EH-Net was compromised a few months back, and we are asking all members to immediately change their passwords. Although we do not hold any sensitive data such as social security numbers, credit card numbers, date of birth, etc., we still realize that, although it is not recommended, some members may use the same password for social sites such as our as they do for more personally sensitive sites. If this is the case, please immediately change those passwords, too, and make both follow complexity guidelines.
We apologize for the late notification, but while we were in the process of cleaning the mess, we did not want the attackers to be notified. Our intention was to prevent multiple notifications and required actions by our members. Although we feel very comfortable in the status of the site and had planned on notifying all members, someone beat us to the punch. http://www.milw0rm.com/papers/297. We are providing this link, so that our members can see that a select few accounts and their passwords have been released to the public. We do not know how many more they have or will make public. This makes it even more urgent to change your passwords.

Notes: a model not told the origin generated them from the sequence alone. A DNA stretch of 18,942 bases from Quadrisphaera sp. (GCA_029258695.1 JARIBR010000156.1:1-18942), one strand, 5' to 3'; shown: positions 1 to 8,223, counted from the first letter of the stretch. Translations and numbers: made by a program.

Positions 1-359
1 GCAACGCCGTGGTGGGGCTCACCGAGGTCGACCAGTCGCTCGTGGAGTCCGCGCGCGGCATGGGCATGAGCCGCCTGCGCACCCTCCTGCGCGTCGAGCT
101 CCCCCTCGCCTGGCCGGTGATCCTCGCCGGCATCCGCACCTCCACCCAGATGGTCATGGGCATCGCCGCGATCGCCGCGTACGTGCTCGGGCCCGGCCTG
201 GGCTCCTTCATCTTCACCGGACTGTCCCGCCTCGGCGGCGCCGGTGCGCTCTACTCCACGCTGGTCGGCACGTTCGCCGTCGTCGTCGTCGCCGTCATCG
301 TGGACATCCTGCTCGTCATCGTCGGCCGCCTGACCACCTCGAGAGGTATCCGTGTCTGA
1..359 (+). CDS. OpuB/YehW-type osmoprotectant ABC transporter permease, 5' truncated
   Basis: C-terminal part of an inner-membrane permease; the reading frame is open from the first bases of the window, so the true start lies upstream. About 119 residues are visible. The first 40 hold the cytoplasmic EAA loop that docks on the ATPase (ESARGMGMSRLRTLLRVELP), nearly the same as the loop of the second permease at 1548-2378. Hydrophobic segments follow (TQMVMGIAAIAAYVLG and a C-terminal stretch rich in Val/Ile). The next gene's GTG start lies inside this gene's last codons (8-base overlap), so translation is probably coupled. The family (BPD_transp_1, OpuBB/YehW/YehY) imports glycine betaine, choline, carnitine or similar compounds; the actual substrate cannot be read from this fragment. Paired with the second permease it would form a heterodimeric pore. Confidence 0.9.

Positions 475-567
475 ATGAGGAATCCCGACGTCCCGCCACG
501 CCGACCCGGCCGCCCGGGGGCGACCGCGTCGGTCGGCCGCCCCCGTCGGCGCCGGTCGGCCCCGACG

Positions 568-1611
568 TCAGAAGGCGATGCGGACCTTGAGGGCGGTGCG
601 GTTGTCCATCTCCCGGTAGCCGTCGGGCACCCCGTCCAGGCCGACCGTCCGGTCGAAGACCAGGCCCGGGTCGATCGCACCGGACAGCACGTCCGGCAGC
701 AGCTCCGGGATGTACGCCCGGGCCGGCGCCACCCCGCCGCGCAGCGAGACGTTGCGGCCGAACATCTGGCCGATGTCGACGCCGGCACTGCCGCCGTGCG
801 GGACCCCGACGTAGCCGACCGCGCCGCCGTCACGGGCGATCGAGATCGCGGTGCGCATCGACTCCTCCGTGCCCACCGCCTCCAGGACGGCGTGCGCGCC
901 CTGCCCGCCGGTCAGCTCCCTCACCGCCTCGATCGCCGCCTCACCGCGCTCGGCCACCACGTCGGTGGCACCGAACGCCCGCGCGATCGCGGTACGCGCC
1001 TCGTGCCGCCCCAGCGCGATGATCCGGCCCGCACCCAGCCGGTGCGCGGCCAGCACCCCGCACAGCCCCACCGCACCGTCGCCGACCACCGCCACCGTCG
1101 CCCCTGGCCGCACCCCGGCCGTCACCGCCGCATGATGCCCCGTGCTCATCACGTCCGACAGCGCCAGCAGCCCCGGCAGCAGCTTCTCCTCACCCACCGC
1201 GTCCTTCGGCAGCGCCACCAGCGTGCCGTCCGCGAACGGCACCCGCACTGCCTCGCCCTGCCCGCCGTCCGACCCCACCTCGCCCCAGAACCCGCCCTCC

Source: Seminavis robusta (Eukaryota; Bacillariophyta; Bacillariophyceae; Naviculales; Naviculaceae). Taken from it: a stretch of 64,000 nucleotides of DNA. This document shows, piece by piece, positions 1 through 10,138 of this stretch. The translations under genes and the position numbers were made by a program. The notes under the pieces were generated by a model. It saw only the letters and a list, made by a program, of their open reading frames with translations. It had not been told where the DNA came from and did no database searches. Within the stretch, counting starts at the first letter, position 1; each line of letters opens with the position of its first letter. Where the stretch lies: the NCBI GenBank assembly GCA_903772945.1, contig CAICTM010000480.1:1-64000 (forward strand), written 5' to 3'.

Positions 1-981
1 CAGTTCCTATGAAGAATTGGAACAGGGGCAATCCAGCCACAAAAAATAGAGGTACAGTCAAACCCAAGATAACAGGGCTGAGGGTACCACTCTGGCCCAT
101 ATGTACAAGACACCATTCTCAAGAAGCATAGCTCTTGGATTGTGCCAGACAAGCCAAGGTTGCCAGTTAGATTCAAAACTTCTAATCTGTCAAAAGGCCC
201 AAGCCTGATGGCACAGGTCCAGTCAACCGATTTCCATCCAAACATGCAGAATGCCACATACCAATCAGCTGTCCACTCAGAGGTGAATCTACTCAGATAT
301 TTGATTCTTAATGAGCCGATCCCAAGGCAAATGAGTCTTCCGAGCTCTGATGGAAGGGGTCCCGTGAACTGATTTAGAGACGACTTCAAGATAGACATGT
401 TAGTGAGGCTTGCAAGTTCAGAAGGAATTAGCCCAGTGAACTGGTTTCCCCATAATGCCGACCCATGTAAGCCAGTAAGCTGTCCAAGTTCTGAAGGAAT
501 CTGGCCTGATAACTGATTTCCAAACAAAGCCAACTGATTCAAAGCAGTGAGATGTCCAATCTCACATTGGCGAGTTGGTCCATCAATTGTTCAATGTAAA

We apologize for any inconvenience this has caused. Although many other sites have experienced the same issues, and we are clearly a target based on the content of the site, this in no way excuses us for this incident.
Donald C. Donzal
The Ethical Hacker Network"
EH-Net staff waited over eight months to let members know about the compromise? According to the milw0rm release, the compromise occurred before "Jul 16 18:05:29 CEST". I got a notice today (Feb 28, 2009) about the compromise. This means that members of EH-Net or registrants for ChicagoCon may have had their account information in the hands of black hats for 8 moths. Forum and conference registrants trusted EH-Net to keep their account details secure (it is a security organization after all). At the very least they should have known about the compromise as soon as it happened so they could be given the opportunity to change passwords shared with other accounts. Instead they're notified almost a year after the fact. This sort of scenario is *exactly* why so many states have passed mandatory notification laws - to protect consumers from circumstances where trusted vendors lose their information but don't notify the customers.